Dragons, Barges & Heroes Never Forgotten
By Graham Saunders
A few random thoughts came me upon reading this months (November 2007) “Rye’s Own”. The first concerns the famous first Rye Dragon, built as we know on Mr. Bellhouses premises, the fire breathing mechanism was the brain-child of that fine engineer Mr. George Manktellow of Rye, and the entire coat of scales was cut out and fashioned by Miss Ethel Hickman of East Guildford.
Further inspirations were raised by mention of the River Barges and their crews. The late Mr. Dick Doby of Snargate was at one time writing a history of these craft. Unfortunately I do not know if this was ever finished. However, the Cutting Brothers did many years on various barges with varied cargo and went as far inland as Bodium, often carrying coal, and hoping the water level would stay down, to allow them passage down- river with an empty barge sometimes having to wait before they could pass under the bridges en-route. Propulsion was a problem and sometimes they had the services of a horse to pull from the tow-path. When this was impossible they resorted to pulling by man-power known as Tracking. My father Frank Saunders sometimes used to help out in the 20’s when any work was welcome. Stories of happenings were told years afterwards and of these, I remember a couple.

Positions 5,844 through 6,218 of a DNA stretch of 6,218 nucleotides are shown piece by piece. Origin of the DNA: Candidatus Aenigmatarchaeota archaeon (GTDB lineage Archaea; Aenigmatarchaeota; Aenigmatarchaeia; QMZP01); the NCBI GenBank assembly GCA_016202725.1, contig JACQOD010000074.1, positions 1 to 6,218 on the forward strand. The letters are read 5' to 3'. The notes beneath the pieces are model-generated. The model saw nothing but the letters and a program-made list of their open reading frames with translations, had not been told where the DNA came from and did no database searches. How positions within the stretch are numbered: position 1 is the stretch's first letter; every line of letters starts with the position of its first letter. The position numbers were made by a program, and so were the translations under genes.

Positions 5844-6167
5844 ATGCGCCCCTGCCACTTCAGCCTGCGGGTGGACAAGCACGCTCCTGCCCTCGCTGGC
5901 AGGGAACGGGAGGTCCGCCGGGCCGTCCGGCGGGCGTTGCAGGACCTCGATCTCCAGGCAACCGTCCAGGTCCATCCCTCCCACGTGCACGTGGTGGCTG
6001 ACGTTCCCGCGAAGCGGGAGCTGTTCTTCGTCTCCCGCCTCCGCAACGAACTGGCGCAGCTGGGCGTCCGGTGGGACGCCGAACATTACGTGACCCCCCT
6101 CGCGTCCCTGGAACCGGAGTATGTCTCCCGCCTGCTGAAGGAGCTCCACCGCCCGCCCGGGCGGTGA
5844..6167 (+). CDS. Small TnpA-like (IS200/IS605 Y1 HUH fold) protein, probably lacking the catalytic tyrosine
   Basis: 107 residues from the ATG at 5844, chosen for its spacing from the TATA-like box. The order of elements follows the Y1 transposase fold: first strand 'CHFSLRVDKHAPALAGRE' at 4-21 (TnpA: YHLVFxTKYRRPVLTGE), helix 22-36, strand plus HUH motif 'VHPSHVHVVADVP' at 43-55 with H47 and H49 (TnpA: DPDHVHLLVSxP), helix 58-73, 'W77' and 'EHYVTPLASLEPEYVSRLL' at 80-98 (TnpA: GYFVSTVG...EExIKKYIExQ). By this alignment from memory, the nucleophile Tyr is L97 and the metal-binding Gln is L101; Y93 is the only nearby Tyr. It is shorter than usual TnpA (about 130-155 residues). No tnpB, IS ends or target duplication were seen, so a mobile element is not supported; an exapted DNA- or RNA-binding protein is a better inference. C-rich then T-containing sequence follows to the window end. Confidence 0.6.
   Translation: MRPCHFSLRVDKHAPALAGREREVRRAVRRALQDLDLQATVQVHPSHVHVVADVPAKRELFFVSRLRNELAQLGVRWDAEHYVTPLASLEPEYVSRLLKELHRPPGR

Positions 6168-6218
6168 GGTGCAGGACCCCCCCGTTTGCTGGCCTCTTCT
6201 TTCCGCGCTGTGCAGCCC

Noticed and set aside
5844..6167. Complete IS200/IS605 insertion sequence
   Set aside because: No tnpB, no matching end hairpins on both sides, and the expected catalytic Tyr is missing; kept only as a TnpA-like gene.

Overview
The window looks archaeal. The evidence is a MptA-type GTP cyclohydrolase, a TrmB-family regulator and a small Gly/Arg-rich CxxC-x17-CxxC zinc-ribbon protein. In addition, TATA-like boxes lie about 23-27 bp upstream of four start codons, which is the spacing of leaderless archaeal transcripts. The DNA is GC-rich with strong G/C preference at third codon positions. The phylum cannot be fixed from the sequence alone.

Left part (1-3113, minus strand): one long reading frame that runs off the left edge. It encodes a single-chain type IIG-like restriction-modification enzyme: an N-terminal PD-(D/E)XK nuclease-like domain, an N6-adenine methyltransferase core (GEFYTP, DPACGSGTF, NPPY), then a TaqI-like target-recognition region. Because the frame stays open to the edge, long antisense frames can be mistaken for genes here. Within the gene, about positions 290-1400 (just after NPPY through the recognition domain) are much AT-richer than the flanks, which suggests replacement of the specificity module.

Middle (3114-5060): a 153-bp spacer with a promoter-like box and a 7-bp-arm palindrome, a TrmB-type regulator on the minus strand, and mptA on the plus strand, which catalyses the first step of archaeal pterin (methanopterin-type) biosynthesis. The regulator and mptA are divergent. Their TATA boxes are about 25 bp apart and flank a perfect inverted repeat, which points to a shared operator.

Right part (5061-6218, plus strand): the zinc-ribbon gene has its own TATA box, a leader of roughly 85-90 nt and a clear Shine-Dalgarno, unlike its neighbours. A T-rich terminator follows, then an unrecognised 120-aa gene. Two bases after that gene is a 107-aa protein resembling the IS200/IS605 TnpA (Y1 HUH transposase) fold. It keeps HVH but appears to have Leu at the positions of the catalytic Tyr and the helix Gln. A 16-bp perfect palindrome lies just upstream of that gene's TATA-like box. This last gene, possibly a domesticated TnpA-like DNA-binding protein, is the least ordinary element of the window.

The first relates to a journey to Bodium with coal, a 10 ton order I believe for a local man, sent by Vidlers of Rye. They had a good trip and moored at Bodium by evening, and were ready to unload the following morning. As they prepared for an overnight stay, one of the brothers went and gathered some coal for the stove, the customer happened to see him and objected. “That’s my coal and I bought 10 tons for me not your stove” no more was said but when he returned in the morning his coal was bagged up and stacked on the bank. “What about all the rest in the barge”? He said. “You’ve got your 10 ton weighed guvnor, that pile belongs to Mr. Vidler and goes back to Rye with us” – so he didn’t gain much. On another winter trip they were laying up waiting for the water to drop when they saw Humphrey Ellis steaming up river to shoot duck at Blackwall. He used an old sea-plane float as a punt and had a punt-gun mounted in the bows. Later they saw him coming back down, with the craft very stern heavy. It transpired that he had stalked a bunch of duck and had a shot, forgetting to take the cover from the muzzle of the gun, used to stop water getting down the barrel. The resulting blast burst the gun and blew the bow from the punt.
In conclusion lets not forget that three Cutting Brothers were lost in the Mary Stanford and anyone who has attended the annual life boat service at Rye Harbour will know that there is no immediate danger of them being forgotten.